Ask no more of this good man.

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Perseids Identified By NASA As Most Active Annual Meteor Shower

July 29, 2013 -- Red Orbit



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Image Credit: Thinkstock.com
[ Watch the Video: ScienceCasts: Perseid Fireballs ]
Brett Smith for redOrbit.com – Your Universe Online

Meteor showers are some of the most exciting and unpredictable displays of nature and a team of NASA astronomers have just identified one shower as the most active of any annual display.

“We have found that one meteor shower produces more fireballs than any other,” said Bill Cooke of NASA’s Meteoroid Environment Office (MEO). “It’s the Perseid meteor shower, which peaks on August 12th and 13th.”

Astronomers consider a fireball to be as bright as Jupiter or Venus in the night sky. Although they can be seen on any given night, fireballs appear more frequently when Earth’s orbit carries it through the debris stream of a comet, as it will in the second full week of August.

Perseids come from Swift-Tuttle, a larger-than-normal comet that is prone to leaving a big debris field in its wake.

“Comet Swift-Tuttle has a huge nucleus–about (16 miles) in diameter,” Cooke said. “Most other comets are much smaller, with nuclei [a little more than a mile] across. As a result, Comet Swift-Tuttle produces a large number of meteoroids, many of which are large enough to produce fireballs.”
Earth passes through the comet’s debris cloud around the same time each year — late July to mid-August. Swift-Tuttle takes 133 years to complete its orbit and the annual meteor shower is the result of meteoroids coming off the comet the last time it approached the sun.

When the Perseids hit Earth’s atmosphere, they do so at around 132,000 mph. The friction produced by all those collisions makes for an annual light show that has become a favorite of many nighttime sky watchers.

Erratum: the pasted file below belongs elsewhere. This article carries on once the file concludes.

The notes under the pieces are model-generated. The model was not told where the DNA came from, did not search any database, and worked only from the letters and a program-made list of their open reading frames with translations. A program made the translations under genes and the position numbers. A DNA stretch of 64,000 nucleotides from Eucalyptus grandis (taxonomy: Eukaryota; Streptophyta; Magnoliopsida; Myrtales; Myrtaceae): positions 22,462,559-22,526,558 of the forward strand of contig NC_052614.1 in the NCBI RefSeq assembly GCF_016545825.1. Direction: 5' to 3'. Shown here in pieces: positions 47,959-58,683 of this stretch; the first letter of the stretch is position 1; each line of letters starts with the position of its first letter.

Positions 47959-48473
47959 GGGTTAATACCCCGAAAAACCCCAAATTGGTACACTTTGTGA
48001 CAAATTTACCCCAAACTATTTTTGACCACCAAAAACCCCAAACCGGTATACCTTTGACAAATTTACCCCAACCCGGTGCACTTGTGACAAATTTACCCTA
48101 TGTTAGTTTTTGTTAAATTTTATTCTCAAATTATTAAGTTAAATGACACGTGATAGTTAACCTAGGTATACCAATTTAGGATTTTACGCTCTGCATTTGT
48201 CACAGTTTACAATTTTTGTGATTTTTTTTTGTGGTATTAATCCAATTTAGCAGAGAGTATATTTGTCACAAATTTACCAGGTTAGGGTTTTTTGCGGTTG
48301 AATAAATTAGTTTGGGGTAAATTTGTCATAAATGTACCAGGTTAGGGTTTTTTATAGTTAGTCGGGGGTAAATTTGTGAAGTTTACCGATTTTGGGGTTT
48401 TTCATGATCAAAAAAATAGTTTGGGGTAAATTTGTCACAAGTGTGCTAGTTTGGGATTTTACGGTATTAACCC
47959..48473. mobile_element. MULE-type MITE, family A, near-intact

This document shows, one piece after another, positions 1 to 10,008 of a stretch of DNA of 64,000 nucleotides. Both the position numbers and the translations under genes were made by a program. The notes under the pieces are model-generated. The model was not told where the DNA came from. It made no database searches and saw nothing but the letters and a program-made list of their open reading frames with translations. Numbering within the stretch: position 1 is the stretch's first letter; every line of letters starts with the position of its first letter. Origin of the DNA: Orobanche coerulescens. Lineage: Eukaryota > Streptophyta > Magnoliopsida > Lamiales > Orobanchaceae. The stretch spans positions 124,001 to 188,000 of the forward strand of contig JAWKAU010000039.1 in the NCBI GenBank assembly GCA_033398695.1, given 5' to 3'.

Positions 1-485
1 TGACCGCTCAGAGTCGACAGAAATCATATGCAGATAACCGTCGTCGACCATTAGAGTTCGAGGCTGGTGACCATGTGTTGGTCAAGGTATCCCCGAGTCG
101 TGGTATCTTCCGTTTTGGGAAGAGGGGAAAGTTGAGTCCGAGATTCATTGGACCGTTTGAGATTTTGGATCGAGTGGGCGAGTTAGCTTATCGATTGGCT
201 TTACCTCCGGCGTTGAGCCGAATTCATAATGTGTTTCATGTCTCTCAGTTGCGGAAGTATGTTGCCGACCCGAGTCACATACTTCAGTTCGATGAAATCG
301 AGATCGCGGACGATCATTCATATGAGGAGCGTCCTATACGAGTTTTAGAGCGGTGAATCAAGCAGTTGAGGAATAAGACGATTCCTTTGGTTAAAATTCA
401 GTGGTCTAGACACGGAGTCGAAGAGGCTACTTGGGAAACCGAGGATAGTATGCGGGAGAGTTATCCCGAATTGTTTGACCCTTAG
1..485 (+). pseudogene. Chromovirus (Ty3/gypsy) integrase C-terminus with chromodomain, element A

Using a system of specifically calibrated cameras distributed across the southern US, Cooke’s team has been recording fireball activity since 2008. According to their data, the Perseids have produced more fireballs than any other meteor shower in the last five years. During the same time span, the Geminid meteor shower has produced about 140 less than the Perseids. Also, the December shower’s fireballs aren’t typically as bright as the Perseids.

“The average peak magnitude for a Perseid observed by our cameras is -2.7; for the Geminids, it is -2,” Cooke explained. “So on average, Geminid fireballs are about a magnitude fainter than those in the Perseids.”

The NASA scientists recommend looking for the Perseid fireballs on the nights of August 12th and 13th between 10:30 pm and 4:30 am local time. Earlier in the night, the rate of fireballs will be fairly low and increase as the night turns to early morning. Peak fireball activity typically occurs just before sunrise when the constellation Perseus is high in the early morning sky.

“Get away from city lights,” Cooke suggested. “While fireballs can be seen from urban areas, the much greater number of faint Perseids is visible only from the countryside.”

According to NASA, for every visible fireball, there are dozens of other meteors. Those in rural areas without much light pollution can expect to see around 100 fireballs per hour.

The Orinids are the next major meteor shower to occur after the Perseids. The fireballs from Halley’s Comet are expected to peak in activity around mid-October.

Source: Brett Smith for redOrbit.com - Your Universe Online

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Monday, July 29, 2013

Paying Attention

We are so readily diverted, bored as we are by the mundane, the ordinary, the expected. Anything to lift us out of the ennui of knowing what comes next, whatever will inject a small note of the unexpected. Continual focus on something that is utterly routine, a skill long since mastered, is difficult and its nuisance factor can perhaps be cited in the fact that as we view driving to get from one point to another as natural as say, physical locomotion, an art now long lost on people reliant on their vehicles, it can be done casually.